My dear brothers and sisters in Christ, the Holy Spirit filled our souls at the moment of Baptism, we were further fortified with His presence in Confirmation. Every sacramental encounter also bestows on us an outpouring of the Spirit. Why then do we lack peace in our hearts? Why then do we live in fear and worry? Why then do we let anger conquer our hearts and allow resentment and bitterness prevail in our relationships? Receiving the Holy Spirit is not enough to guarantee us peace. We must first reject that temptation to block others away from us for whatever reason. How can we do this?

Reflecting on the offer that I received to buy a cell phone that could block many away, I pondered, “Why did I receive the Holy Spirit in the first place in my priestly ordination? Was it so that I could block people out of my life?” Maybe we need to remind ourselves often why we continuously receive the Holy Spirit, what this Spirit wants to do in us and the peace that we forfeit when we succumb to the temptation to block others away from us. These reflections may help us choose to provide for others that path to God that has loved us so much to dwell within us. If we reflect to all people the divine forgiveness, generosity, hope, patience, and gentleness that the Spirit brings to us, we shall surely have a peace that is not conditioned on earthly situations but rooted in the Spirit’s active presence within and our willingness to serve as His own channel of grace to others.

This Pentecost Sunday, let us turn to Mary, Queen of Peace. Jesus was conceived in her womb by the power of the Holy Spirit. She knows better than any of us humans how powerful the Spirit can be in our lives. She did not have peace just because she received an intense outpouring of the Spirit. She is indeed Queen of Peace because she was ready to go to whatever extent to bring us to God within her. In haste she went to visit Elizabeth, providing her relative with access to the God-Man who dwelt in her womb. Through Mary, Elizabeth realized that God was so close to her, in the womb of her little relative before her: “Who am I that the Mother of my Lord should come to me?” Elizabeth’s contact with God redounded to Mary’s growing peace. May Mother Mary help us to follow her footsteps and enjoy that peace that Jesus Christ offers to us in His Spirit.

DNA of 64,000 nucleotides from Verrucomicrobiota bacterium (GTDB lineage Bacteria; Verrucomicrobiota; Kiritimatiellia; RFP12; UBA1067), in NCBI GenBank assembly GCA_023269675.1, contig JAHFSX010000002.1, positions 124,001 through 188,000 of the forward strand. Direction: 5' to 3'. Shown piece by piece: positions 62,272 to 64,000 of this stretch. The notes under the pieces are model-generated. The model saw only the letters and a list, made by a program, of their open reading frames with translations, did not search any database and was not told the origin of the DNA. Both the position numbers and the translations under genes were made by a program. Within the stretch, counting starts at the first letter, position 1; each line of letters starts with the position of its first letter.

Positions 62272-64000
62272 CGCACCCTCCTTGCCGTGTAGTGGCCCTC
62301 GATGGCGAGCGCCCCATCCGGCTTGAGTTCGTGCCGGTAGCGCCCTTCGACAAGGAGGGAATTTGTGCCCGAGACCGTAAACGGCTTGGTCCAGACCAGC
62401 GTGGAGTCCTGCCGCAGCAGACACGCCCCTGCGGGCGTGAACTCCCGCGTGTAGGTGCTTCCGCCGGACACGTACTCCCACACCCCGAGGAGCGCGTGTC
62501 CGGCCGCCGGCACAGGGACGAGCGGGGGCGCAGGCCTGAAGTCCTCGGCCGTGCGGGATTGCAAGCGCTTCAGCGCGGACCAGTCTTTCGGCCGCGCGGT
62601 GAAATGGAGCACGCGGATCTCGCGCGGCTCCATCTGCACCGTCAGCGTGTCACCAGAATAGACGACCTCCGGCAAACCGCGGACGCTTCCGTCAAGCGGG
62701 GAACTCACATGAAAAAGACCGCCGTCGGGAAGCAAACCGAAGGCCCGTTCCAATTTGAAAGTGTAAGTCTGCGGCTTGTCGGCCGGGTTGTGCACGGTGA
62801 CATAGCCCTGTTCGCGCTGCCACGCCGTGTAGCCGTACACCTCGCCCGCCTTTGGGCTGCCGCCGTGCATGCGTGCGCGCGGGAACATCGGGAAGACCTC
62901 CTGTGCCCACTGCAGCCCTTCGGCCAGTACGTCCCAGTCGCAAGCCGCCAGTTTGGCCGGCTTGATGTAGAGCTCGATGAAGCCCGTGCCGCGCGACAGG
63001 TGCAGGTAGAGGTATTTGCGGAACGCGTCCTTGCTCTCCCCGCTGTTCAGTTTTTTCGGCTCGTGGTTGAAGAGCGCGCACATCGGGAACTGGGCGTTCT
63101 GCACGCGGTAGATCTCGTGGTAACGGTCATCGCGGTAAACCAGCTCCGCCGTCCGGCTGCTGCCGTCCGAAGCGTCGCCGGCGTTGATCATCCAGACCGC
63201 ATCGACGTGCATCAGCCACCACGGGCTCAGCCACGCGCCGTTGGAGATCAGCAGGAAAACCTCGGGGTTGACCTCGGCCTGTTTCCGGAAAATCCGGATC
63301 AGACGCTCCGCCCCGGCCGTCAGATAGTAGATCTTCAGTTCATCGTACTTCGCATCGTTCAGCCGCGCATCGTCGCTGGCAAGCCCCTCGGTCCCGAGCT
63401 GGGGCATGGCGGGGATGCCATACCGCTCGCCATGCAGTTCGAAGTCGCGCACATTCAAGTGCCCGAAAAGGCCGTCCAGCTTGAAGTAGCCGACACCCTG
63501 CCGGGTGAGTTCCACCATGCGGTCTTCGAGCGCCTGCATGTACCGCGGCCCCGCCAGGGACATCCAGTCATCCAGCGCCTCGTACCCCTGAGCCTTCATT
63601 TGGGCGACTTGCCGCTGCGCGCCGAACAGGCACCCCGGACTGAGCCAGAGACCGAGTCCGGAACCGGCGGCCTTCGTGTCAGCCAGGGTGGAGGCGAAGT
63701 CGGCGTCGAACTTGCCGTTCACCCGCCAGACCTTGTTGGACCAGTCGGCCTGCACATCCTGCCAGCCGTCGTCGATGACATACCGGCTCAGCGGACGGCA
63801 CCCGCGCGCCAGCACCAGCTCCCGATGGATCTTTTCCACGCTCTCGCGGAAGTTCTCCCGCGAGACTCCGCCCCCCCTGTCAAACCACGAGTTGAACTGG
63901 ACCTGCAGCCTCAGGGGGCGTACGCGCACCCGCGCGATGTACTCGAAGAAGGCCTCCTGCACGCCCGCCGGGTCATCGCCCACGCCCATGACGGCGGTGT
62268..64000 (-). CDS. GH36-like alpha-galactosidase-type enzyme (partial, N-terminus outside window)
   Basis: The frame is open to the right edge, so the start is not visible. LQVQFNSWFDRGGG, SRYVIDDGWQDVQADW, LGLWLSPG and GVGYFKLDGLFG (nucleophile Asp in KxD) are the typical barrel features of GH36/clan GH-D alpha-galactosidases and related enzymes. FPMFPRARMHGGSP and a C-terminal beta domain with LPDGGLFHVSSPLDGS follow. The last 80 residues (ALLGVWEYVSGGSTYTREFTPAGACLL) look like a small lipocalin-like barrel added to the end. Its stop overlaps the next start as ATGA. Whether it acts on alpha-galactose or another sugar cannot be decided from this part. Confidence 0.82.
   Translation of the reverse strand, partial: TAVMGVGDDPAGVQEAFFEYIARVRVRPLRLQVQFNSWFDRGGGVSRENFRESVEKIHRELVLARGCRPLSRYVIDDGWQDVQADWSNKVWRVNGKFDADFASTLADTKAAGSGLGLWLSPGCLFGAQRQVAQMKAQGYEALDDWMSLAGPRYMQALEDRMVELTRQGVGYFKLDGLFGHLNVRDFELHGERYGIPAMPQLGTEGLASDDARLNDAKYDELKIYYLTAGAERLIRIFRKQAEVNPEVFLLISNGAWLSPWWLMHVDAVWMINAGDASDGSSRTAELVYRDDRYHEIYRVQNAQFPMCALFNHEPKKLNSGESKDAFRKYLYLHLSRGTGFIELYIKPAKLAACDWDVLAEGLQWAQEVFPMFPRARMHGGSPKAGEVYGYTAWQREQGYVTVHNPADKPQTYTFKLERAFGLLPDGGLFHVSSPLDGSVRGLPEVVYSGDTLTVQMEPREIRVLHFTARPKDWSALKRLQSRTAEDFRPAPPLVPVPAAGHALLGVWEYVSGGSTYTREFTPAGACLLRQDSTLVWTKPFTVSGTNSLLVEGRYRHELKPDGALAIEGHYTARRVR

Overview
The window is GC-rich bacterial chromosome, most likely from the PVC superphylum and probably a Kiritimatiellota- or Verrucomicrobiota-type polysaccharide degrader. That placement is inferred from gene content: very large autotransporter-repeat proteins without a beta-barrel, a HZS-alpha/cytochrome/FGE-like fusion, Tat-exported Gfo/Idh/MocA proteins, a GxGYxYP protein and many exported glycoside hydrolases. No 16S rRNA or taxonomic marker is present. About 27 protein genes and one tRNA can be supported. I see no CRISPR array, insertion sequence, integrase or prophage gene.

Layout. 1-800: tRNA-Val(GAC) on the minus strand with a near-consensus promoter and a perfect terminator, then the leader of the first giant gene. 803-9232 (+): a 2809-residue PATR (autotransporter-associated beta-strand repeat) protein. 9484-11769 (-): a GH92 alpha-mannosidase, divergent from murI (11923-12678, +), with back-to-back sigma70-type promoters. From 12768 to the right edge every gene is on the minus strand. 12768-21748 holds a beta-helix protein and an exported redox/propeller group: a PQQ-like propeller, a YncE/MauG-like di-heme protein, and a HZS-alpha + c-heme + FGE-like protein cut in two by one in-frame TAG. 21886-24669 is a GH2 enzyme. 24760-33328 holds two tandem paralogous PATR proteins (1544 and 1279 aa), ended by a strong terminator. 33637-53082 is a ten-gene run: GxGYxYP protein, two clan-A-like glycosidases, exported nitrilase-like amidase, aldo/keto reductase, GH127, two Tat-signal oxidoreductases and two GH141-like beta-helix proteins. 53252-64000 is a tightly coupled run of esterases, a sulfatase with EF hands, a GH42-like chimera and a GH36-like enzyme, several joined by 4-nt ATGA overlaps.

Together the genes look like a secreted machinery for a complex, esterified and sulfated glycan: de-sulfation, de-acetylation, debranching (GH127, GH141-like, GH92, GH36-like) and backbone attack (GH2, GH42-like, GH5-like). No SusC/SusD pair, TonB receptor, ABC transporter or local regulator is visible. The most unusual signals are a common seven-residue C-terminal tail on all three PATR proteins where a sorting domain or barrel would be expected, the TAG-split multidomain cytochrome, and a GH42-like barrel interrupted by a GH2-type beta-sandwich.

“As the Father has sent me, so I send you. Receive the Holy Spirit.” We receive the Holy Spirit again at this Mass this Pentecost Sunday. Deep abiding peace will be ours in this troubled world if we do not block others from us but let them find in us complete access to the God who love us so much to dwell within us.

A blessed and Peaceful Pentecost to you all!

Glory to Jesus!!! Honor to Mary!!!

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About Fr. Nnamdi Moneme OMV

Welcome to my blog. I am Fr. Nnamdi Moneme OMV, a Roman Catholic priest and religious of the Oblates of the Virgin Mary. I am involved in the Retreat ministry and in formation work in our seminary in Antipolo, Philippines. This blog is called toquenchHisthirst because its goal is to remind us of God's thirst for our love made present in the face of Jesus Christ in the midst of all the sins, pains and suffering of mankind today. Please read and comment respectfully.
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2 Responses to Being sent like Jesus: A homily for the Solemnity of Pentecost

  1. Which is the most important?
    Jesus was asked twice, by two different men, the same basic question about which is the most important or greatest commandment in the Law. Here is how Jesus answered that question:

    #1
    “One of the teachers of the law… asked him [Jesus],
    ‘Of all the commandments, which is the most important?’

    “The most important one,” answered Jesus, “ is this: ‘Hear, of Israel, the Lord our God, the Lord is one. Love the Lord your God with all your heart and with all your soul and with all your mind and with all your strength.’ The second is this: ‘Love your neighbor as yourself.’ There is no commandment greater than THESE.” [Mark 12:28-31, Deuteronomy 6:4-5, Leviticus 19:18]

    #2
    …an expert in the law, tested him [Jesus] with this question: ‘Teacher, which is the greatest commandment in the Law?’”

    Jesus replied: “’Love the Lord your God with all your heart and with all your soul and with all your mind.’ This is the first and greatest commandment. And the second is like it: ‘Love your neighbor as yourself.’ All the Law and the Prophets hang on these TWO commandments.” [Matthew 22:36-40, Deuteronomy 6:5, Leviticus 19:18]

    But in contrast with Jesus, Paul the Pharisee didn’t know the greatest, most important, first commandment according to Jesus. Paul made up his own rule. Paul wrote: